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February 26, 2004


White Hollywood +

As we approach this year's Oscars ceremony, we recall the awards from two years ago, aka The Year Hollywood Pretended It Wasn't Racist. How are things looking this year for multiculturalism? Not great. There's the odd Iranian and Japanese man and West African among the supporting actor nominees, but these are people from other countries, not Americans whose race is not white. The Times has a piece on the role of black people in Hollywood, which points out: "In the history of the movie studios no African-American has ever had the power to green-light a film." Hollywood still seems to believe that movies about black people might be successfully here in the U.S., but won't do well internationally. But movies like Barbershop have had such massive domestic success that overseas box office doesn't matter. Whether this will result in a shift in power remains to be seen. -Amy
At this point, I would almost settle for someone telling me why Wesley Snipes appears to be the only black movie star who is allowed to kiss white women on screen -- and even he isn't allowed to do it all the time. One of a thousand examples: Did you ever see The Siege? If any white actor had that role, Denzel and Annette Bening would have made out furiously. Instead, they just sit their with their hands folded and harmlessly flirt with each other. This trend is brilliantly spoofed at the end of Steven Soderbergh's under-rated Full Frontal. As Blair Underwood and Julia Roberts fly off into the sunset together, they face each other for what should be the film-ending kiss. Instead, Soderbergh has them face the camera and grin, cheek to cheek, in a final bit of anti-miscegenistic Platonic warmth.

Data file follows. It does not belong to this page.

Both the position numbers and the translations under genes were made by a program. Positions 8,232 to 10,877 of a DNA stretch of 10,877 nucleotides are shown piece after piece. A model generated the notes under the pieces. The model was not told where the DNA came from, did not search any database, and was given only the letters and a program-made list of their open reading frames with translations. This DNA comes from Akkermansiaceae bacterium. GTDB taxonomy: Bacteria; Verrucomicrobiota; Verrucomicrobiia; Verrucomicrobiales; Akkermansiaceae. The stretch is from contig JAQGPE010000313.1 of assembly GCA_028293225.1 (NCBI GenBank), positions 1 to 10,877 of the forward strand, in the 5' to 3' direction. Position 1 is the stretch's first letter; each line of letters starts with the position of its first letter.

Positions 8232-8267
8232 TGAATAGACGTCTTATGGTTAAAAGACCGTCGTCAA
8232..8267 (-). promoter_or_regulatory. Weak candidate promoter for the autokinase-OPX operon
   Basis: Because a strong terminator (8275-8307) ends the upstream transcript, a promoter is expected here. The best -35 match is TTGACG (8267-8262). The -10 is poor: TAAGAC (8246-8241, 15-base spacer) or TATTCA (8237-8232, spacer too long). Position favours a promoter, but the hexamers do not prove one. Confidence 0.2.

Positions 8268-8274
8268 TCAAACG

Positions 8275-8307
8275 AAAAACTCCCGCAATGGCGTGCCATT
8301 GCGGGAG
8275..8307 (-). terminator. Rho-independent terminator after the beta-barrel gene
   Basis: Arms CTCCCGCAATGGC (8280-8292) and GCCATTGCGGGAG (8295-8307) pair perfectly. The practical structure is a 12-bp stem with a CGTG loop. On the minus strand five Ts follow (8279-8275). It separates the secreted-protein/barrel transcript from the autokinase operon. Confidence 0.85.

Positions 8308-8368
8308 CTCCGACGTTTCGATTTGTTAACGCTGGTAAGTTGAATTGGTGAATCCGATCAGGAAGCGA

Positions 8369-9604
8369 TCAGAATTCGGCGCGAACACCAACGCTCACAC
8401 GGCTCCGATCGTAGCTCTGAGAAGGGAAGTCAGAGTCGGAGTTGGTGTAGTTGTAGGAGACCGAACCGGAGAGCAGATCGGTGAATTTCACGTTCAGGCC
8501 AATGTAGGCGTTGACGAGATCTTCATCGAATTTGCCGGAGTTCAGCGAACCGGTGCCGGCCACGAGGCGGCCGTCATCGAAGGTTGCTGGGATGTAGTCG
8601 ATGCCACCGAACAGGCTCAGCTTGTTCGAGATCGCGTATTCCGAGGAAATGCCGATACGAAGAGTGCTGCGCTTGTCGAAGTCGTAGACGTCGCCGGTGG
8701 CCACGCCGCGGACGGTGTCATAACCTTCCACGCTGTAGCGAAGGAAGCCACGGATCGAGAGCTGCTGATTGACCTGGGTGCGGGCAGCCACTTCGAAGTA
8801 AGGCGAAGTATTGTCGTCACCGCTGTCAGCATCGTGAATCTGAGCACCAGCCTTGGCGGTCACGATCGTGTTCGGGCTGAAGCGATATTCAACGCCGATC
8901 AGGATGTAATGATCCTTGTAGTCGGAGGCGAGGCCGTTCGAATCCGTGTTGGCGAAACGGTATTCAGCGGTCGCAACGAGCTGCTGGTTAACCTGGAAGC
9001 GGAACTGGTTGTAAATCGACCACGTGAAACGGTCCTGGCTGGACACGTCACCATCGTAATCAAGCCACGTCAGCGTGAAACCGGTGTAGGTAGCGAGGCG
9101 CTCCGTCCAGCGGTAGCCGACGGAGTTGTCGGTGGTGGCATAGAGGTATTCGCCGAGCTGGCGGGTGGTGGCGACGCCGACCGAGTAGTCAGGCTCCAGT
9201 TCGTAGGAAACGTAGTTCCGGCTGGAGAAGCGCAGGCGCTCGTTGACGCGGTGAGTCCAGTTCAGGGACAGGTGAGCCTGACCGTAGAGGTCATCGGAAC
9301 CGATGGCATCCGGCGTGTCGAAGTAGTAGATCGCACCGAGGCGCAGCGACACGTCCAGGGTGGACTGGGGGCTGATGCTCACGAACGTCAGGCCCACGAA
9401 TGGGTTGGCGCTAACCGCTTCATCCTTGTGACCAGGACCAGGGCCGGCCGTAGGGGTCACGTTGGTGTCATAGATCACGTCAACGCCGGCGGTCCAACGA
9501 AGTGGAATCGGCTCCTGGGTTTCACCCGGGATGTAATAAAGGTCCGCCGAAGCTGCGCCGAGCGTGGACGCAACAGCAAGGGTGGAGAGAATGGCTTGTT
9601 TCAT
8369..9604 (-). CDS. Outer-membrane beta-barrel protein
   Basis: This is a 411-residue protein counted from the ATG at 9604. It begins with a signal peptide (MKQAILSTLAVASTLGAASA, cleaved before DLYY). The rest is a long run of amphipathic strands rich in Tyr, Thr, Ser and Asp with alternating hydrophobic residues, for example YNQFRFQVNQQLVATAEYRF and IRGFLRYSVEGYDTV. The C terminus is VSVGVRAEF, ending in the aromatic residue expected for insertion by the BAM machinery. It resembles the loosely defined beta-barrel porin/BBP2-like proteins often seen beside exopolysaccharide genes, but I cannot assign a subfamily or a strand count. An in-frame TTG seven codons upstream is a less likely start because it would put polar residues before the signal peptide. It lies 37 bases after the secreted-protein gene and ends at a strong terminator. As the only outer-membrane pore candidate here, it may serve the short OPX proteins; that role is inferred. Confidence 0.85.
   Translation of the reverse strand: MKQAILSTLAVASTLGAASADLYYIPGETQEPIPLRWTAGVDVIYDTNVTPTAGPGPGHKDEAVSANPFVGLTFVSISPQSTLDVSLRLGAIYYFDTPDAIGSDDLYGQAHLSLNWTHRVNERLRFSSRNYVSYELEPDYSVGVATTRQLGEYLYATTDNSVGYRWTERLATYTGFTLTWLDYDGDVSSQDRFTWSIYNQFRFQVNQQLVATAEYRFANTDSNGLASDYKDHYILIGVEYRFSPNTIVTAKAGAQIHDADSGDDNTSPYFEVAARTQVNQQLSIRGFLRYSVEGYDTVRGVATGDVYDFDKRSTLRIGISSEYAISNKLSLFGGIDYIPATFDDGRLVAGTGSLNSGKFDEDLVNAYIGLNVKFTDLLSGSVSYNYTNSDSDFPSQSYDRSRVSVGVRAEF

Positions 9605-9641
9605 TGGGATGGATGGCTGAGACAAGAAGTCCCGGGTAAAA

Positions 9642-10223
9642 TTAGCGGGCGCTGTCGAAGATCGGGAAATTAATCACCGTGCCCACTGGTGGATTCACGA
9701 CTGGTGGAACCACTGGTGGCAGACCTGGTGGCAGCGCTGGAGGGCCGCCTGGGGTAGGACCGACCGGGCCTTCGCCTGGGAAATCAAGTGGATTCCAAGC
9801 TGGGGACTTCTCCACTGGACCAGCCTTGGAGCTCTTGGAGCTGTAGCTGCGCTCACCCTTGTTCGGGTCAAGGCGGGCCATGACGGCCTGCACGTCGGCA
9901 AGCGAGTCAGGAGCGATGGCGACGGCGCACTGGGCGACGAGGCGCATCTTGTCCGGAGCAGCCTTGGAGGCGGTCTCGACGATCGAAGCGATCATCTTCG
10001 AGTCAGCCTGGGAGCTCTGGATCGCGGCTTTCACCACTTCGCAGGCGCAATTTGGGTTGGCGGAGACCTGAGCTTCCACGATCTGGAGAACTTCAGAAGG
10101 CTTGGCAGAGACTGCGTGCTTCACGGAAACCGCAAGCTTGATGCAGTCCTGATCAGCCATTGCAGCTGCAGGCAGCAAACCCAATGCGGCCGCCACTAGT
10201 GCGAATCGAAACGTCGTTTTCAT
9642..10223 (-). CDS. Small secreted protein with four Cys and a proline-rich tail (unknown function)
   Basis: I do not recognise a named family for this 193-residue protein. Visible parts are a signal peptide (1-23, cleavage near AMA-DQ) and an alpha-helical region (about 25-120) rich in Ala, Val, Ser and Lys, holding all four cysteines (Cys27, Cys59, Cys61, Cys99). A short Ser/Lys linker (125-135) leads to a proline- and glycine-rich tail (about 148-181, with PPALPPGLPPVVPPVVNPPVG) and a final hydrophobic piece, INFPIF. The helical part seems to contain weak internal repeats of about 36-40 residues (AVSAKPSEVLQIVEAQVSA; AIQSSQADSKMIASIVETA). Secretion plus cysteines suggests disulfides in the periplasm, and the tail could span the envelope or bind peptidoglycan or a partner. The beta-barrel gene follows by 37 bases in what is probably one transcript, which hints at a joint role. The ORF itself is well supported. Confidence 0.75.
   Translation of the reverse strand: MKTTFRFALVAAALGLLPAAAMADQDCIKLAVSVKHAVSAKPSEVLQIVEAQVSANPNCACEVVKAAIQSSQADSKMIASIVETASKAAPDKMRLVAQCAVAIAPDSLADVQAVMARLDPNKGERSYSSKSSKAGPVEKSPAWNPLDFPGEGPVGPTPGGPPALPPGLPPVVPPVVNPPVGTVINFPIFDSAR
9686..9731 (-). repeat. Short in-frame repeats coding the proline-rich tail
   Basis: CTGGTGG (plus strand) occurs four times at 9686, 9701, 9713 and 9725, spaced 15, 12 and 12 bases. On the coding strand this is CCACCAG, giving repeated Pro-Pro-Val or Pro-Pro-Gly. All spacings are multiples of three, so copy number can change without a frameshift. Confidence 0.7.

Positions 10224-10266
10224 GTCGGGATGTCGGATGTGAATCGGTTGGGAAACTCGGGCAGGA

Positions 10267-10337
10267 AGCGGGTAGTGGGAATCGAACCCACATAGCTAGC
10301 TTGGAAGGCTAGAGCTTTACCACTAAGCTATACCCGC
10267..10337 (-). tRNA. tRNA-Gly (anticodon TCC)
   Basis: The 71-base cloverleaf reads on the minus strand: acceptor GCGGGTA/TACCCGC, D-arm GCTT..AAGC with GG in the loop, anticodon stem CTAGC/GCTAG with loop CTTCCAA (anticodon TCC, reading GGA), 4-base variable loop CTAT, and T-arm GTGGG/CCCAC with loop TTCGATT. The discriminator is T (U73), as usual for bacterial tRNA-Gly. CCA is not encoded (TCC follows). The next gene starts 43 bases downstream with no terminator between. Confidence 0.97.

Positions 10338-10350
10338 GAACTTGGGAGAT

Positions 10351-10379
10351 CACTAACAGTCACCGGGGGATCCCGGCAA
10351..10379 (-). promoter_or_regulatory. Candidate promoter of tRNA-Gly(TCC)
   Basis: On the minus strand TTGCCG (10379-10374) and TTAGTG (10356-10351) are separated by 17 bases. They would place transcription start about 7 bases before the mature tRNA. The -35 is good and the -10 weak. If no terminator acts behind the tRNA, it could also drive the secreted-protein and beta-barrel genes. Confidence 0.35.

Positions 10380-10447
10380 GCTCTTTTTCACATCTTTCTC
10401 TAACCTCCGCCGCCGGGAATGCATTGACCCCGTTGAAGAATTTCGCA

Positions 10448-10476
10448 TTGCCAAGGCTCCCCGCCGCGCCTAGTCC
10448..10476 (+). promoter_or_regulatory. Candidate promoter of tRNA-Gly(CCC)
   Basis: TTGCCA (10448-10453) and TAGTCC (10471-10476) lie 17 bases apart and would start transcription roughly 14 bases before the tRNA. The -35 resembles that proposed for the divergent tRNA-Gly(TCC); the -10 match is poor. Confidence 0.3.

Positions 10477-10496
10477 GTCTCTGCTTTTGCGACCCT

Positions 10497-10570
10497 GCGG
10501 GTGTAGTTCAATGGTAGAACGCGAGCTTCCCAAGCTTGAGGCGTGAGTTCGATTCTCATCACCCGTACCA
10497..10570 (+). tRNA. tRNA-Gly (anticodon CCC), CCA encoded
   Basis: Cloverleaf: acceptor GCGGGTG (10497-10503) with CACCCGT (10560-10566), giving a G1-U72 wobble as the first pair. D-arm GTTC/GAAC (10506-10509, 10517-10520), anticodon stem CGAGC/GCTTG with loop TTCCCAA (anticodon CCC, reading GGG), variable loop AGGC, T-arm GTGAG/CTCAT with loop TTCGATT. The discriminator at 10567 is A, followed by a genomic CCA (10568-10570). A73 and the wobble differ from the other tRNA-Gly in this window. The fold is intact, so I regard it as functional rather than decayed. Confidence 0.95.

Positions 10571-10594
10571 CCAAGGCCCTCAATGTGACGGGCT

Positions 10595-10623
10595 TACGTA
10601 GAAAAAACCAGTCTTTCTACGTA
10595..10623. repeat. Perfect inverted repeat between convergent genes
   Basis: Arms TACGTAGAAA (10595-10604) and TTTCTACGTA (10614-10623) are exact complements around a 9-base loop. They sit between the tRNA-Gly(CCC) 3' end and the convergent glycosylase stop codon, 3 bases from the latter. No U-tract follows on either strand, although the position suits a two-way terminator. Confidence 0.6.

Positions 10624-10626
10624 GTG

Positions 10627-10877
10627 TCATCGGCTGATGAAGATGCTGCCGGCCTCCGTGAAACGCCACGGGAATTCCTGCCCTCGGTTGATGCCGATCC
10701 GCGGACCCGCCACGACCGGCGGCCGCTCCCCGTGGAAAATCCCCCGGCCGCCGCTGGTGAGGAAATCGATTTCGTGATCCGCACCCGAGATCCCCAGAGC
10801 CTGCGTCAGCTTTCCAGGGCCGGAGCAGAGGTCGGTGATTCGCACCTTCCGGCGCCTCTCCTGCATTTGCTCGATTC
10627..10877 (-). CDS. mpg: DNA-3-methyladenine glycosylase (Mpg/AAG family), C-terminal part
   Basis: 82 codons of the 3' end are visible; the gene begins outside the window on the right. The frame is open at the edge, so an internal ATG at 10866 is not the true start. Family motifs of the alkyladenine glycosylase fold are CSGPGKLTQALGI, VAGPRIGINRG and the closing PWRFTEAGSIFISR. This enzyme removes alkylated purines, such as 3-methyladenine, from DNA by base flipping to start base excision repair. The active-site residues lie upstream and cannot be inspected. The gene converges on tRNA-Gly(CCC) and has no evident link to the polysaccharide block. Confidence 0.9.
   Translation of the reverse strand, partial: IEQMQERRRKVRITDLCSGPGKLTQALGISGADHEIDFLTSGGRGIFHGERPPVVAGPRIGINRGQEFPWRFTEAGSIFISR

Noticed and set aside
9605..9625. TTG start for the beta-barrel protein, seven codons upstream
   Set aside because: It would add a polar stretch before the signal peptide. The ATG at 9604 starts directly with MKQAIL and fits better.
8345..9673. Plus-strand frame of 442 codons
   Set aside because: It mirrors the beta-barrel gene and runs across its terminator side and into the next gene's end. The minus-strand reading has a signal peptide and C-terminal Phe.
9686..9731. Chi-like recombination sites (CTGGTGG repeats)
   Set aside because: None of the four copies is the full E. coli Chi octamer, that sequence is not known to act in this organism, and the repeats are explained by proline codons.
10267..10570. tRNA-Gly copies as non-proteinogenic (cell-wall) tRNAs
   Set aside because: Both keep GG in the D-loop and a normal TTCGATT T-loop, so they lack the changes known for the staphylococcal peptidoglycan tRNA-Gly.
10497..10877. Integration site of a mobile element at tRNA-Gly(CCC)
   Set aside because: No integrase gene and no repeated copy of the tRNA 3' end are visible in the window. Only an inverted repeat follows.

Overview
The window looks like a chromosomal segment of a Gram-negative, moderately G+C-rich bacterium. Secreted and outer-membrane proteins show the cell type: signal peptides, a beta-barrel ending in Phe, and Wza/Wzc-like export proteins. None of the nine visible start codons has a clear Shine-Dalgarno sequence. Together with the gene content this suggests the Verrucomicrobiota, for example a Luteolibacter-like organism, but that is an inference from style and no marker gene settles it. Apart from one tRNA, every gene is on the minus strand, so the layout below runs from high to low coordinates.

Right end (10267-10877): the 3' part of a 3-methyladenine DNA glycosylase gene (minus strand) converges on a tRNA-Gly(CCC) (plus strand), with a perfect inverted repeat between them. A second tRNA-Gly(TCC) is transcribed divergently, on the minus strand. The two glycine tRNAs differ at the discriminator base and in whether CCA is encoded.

Why are Wesley, Denzel, Eddie Murphy, Will Smith, and Morgan Freeman practically the only black men Hollywood allows to headline major films? And why are nearly all of these men always in action films or comedies? Probably because the film industry presumes its white audience's racism, a presumption which leads to actual institutional racism in Hollywood. But as hard as it is to come up with the names of more than maybe five African-American lead actors, it's even more difficult to identify that many black actresses who are given a chance. Take a look at the careers of Andre Braugher, Courtney Vance, Angela Bassett (Courtney's wife, by the way), Mekhi Phifer, Don Cheadle, and Isaiah Washington and see if you can come up with any decent explanation -- besides race -- for why they have not had the number of quality roles given to lesser white actors. Most of the overlooked stars I mention above have been acting since their twenties but are now pushing into their late thirties or beyond, and their potential as leads has been purposely overlooked throughout their careers. I'm not sure to what degree audiences can or will demand more ethnic diversity, but maybe the successes of films like Barbershop, Soul Food, Orginal Kings of Comedy, etc., will get Hollywood to put money behind someone other than the same "bankable" five guys it's been using for the last 10 years. I suppose one way things could change is if as as younger, more open-minded directors and producers start getting authority, they begin insisting on more diverse casting, establishing beyond doubt that audiences will pay to see multi-racially cast films. Interestingly, the force of hip-hop in the record industry has begun to translate into a greater African-American presence in films, as Ice Cube, Ice-T, Latifah, and others (Mos Def, soon?) have successfully crossed over, and it's worth noting that Laurence Fishburne, Samuel Jackson, Ving Rhames, and a few other actors have had good success lately diversifying supporting roles but, again, those are supporting roles, and that's not enough.

It's easy to be dismissive of words like "pioneer" when they get thrown around to describe, say, Halle Berry, but I think it's important to remember that Hollywood is so dominated by white people that for any black person to achieve what she's achieved (even if you don't think she's a great actress) is, by its nature, pioneering and, in a sense, radical. -ADM

categories: Business, Movies, Race
posted by amy at 12:19 PM | #